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Volume 17 No.1 January 2013


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Review Article

Evolution of the Indian Continental Lithosphere: Insights from episodes of crustal evolution and geophysical models


Sreebagh, Ammankoil Road, Kochi- 682035
Email: tmmahadevan@rediffmail.com

The Indian lithosphere is an ensemble of terranes that had distinctive patterns of thermal evolution through time. Recent researches of a global scale, through thermal modeling and study of mantle xenoliths and xenocrysts, have helped to graduate the properties of the continental lithospheres of the world with characteristic properties of essentially lithospheric thickness and density and intimately related aspects of chemistry ( composition) through the three major time bands, broadly the Archaean, the Proterozoic and the Phanerozoic. Viewed from the scales of distinction, the Indian shield lithosphere may be expected to have a dominantly Proterozoic stamp with Archaean lithospheric properties preserved below the Western Dharwar Craton, the Singhbhum Cratonic block and the Bundelkhand cratonic blocks. In the rest of the Shield more dispersed Archaean –Proterozoic lithosphere heterogeneity is envisaged with a poorly preserved Archaean lithosphere. The Phanerozoic impact has been relatively feeble in the south Indian shield and restrictive in the northern parts of the shield but has been sufficient to impart a denser and hotter lithosphere below the latter. An analysis of the geophysical data reveals that the two geophysical parameters, magnetic and gravity more or less conform to expectations of the character of the lithosphere while the velocity structure determined using different rather sophisticated methods provide a disparate picture. A spectrum of seismic thicknesses has been arrived at with a 80-100km thick lithosphere on one end and >200km on the other. Estimations of shallower thickness are a majority. A thin lithosphere is attributed to lithospheric erosion through a basal drag during the post-130Ma drift of the Indian shield and, if true, would erase the expectations of lithospheric properties imbibed through over 3.5 Ga in the span of some 130 million years of drift. Geological contradictions to this conclusion arise from a total absence of any dynamic or magmatic manifestations or a significantly high continental scale heat flow consistent with of such a large scale of erosion except some selected belts of uplift and elevated thermal fields that are related to local extensional structures much older to 130Ma. It seems possible that the low thickness estimates are due to the influence of compositional variations, fluids, partial melting and scattering. Differences in the scales of lithospheric heterogeneity and the wavelengths of geophysical surveys may also have contributed to an uniformly thin lithosphere. This discrepancy underlines the need for integrating more closely spaced seismic velocity studies with the expected compositional heterogeneity across the shield with geological history, geochemistry and potential field and Electro-magnetic signatures down to the 410 discontinuity that may have been the Early Archaean lithospheric thickness.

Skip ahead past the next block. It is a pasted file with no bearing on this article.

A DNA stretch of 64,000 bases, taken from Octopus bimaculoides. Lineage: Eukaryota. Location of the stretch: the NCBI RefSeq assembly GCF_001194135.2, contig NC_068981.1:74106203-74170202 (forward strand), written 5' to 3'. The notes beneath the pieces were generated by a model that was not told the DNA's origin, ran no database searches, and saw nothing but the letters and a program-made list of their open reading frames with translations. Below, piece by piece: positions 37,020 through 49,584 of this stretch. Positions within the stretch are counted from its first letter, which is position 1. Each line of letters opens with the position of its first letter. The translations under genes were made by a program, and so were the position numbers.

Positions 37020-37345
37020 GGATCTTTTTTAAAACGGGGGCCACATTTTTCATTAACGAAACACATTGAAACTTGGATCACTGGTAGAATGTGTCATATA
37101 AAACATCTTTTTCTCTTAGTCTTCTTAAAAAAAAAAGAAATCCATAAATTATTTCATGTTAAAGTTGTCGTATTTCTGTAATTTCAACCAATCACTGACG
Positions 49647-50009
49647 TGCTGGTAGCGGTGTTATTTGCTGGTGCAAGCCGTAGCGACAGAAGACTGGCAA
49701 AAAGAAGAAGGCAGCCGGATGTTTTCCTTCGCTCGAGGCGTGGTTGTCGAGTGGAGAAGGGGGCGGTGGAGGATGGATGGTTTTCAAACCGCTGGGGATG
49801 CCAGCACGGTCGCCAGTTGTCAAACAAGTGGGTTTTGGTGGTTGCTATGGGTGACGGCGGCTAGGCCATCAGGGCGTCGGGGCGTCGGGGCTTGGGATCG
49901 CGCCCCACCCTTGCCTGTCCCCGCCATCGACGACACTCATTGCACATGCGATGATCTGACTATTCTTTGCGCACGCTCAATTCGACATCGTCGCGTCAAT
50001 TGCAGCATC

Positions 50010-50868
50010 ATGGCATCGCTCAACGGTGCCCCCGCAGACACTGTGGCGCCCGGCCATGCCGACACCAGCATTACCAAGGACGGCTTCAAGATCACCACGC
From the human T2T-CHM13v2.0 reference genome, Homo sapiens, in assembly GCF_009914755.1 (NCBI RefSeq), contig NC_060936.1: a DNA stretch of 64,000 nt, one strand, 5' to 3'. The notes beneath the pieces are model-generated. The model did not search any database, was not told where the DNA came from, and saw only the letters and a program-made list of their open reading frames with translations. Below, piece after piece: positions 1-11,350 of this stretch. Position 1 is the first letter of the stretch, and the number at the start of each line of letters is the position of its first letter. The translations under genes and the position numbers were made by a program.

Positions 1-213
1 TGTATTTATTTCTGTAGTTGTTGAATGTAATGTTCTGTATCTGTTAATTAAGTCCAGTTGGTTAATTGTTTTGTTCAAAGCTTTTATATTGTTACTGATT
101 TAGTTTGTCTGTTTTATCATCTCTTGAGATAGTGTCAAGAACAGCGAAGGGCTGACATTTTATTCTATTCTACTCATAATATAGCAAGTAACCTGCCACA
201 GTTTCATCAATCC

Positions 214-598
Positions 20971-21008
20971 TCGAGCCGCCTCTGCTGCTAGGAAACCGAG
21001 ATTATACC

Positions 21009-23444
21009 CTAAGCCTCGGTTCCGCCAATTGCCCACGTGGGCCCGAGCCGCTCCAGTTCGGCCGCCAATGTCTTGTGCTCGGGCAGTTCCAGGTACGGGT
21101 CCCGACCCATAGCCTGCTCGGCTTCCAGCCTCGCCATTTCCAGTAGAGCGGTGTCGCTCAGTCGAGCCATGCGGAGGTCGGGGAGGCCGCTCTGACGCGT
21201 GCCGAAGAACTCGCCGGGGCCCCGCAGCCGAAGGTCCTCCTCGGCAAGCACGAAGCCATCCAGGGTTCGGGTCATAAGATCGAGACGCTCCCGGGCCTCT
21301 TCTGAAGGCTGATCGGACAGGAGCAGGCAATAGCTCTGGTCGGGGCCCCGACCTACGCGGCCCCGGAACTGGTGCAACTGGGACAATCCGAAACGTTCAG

Grain Scale physical signatures of early Seismio-tectonic occurrences in fault rock: A study in Gajalia fold belt, Tripura (India)

Sudip Dey and Sushmita Paul

Department of Geography and Disaster Management,Faculty of Natural Sciences,
Tripura University,Suryamaninagar-799130
E-mail: sudip_geo@rediffmail.com

This paper attempts to assess the microstructural signatures of early seismio-tectonic occurrences which are preserved in fault rocks. For that purpose some samples were collected from a faulted zone of Gajalia, south Tripura. Digital imaging of the thin sections of those samples was performed for assessing grain scale deformation pattern. It has been observed that the tested samples are characterised by moderate foliations and various shapes of grain particles like round, sub-round, angular and sub-angular. The grain scale deformation patterns in the tested samples clearly show that very complex stress pattern at micro level developed during past seismic events. Fluid flows along the margins of foliations are found which is important for weakening mechanism to initiate seismic slip. From the microstructure of the samples it is assessed that various physical processes like stress development, friction and fluid flow play the key role for brittle deformation of grains during seismio-tectonic events. Finally a conceptual model has been developed to explain the physical mechanism of grain scale deformation during early seismo-tectonic occurrence.


Geomagnetic field variations in India – an analysis by Fuzzy c-means clustering
M.Sridharan1 and A.M.S.Ramasamy2
1Magnetic Observatory, Indian Institute of Geo-magnetism, Pondicherry University Campus, Puducherry- 605 014, India. e-mail:sri26357@gmail.com
2Ramanujan School of Mathematics, Pondicherry University, Puducherry- 605 014, India, e-mail: amsramasamy@gmail.com